Gus Nisbet is a guest contributor from Echoic Audio, an award-winning music and sound design studio working across advertisements, film, and art. Based in Bristol, UK, Echoic’s engineers are specialists in music production and sound design, whose clients include Nike, Adidas, Dyson, ITV, Mercedes and Jaguar.
For the third installment in our series on how to design a sonic universe, we’re focusing on the relationship between sound design and music composition. Often, these two are produced separately and then mixed during the final stages of production. And this works fine. But the world of professional audio rarely settles for fine—it’s a competitive industry where the most successful and talented producers succeed by turning ‘fine’ audio into ‘fantastic’ audio.
One of the keys to creating fantastic audio is focusing on the details, the nitty-gritty. This doesn’t mean producing layer upon layer of complex music and sound design separately, this means ensuring every small decision is calculated—it must have an important, defined role within the sonic universe. The outcome? The sound design and music score will work together seamlessly.
We recently produced the soundtrack for a short film by the immensely talented Clemens Wirth. Wirth has an interesting niche, he carves scenes of our planet by hand in miniature. It’s a painstaking process where every grain of sand, every rock, every blade of grass is created individually and shot on camera; the attention to detail is second to none. To do this justice, our attention to detail when composing the audiotrack had to be second to none too.
To complement the film’s hand-crafted, fragile construction, we knew we needed a score that was both powerful and uplifting but also had a delicate, organic feel. This led us to design a sonic palette where many sounds are heard only once and every musical element has a warm, intimate texture.
We started with lush, ethereal pads that would act as the foundation for the audio, bringing to life the slow, evolving shots Wirth had created. Inspired by ambient masters like Eno and Harold Budd, these formed a bed of warm textures that evolve, shift, and collide throughout.
To produce these, we took recordings from various synths, pads, and pianos and loaded them into the software Paul Stretch, drastically warping them into ethereal sonic beds. From this, the score and the sound design had a textural starting point from which to develop. As mentioned in our last piece, a strong musical foundation is essential when producing professional audio.
Using this foundation, we introduced sounds that had a musical element but were structured to work as builds, transitions, and effects, complementing the specific scene on screen. We used reversed cello recordings from Lucy Goldbridge, sub-bass and icy pads during the towering glacier shots, and scratchy, tremolo strings during desert scenes. These one-off sounds all helped contribute to the authenticity and intimacy Wirth was striving for.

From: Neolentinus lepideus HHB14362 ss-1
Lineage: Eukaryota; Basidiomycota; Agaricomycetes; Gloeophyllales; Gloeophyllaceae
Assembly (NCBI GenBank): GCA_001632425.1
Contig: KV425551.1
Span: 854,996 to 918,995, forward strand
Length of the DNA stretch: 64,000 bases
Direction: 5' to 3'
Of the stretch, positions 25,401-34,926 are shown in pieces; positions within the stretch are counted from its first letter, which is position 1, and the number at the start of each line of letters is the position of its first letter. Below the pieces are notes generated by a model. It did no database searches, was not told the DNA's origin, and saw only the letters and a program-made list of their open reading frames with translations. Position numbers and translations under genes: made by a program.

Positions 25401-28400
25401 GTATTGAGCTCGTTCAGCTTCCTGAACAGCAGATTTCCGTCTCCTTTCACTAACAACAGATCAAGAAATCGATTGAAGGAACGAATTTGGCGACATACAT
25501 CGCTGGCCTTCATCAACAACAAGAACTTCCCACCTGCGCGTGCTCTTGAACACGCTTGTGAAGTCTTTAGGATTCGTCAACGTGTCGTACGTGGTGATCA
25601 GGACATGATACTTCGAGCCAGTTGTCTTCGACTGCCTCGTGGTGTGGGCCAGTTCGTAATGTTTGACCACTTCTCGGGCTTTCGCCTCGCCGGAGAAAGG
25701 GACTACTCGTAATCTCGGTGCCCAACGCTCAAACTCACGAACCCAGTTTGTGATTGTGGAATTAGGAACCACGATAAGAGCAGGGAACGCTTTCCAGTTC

By playing with these musical textures in a fashion more akin to designing sound effects, the distinction was less obvious, creating a much more immersive, detailed track. This approach is fundamental to immersive audio; being able to find unique ways that the effects and score can dance together without the constraint of fitting into purely ‘FX’ or ‘music’.
To add to the evolving intimacy and warmth of the piece, we recorded the piano part live. Sample libraries and synths can be great for this, but the human element is sometimes lacking. As mentioned in our first piece, imperfections and artifacts are often crucial when creating authentic audio.
As we progress through this short, beautiful journey of our planet, we come across different environments with different weather patterns. The sound design further helped bring these to life, adding bass and texture, developing from the pads underneath and boosting the less pronounced frequencies in the score.
Taking the warm, human element even further, we collaborated with a dulcimer player, Joshua Messick. Inspired by the likes of Dead Can Dance, he played an emotive, arpeggiating pattern. We wanted to use it within the main body, but the long, sweeping camera shots were better complemented by evolving pads with the piano over the top, so we didn’t include it here. Sometimes less is more. Yet, it worked really well in the ‘making of’ section at the end, and added extra energy to this final part. You have to experiment to get the best out of the idea—the initial plan isn’t always the end result!
Attention to detail in music and sound design is crucial, especially when producing audio for something as intimate and delicate as abstract short films. This doesn’t mean your audio needs to be complex—less really is often more. What it does mean, though, is that everything should be clearly defined, with a meaningful presence, whilst also enhancing the piece as a whole. Well-organized, detailed sounds often combine to create a cohesive soundtrack that is greater than the sum of its parts.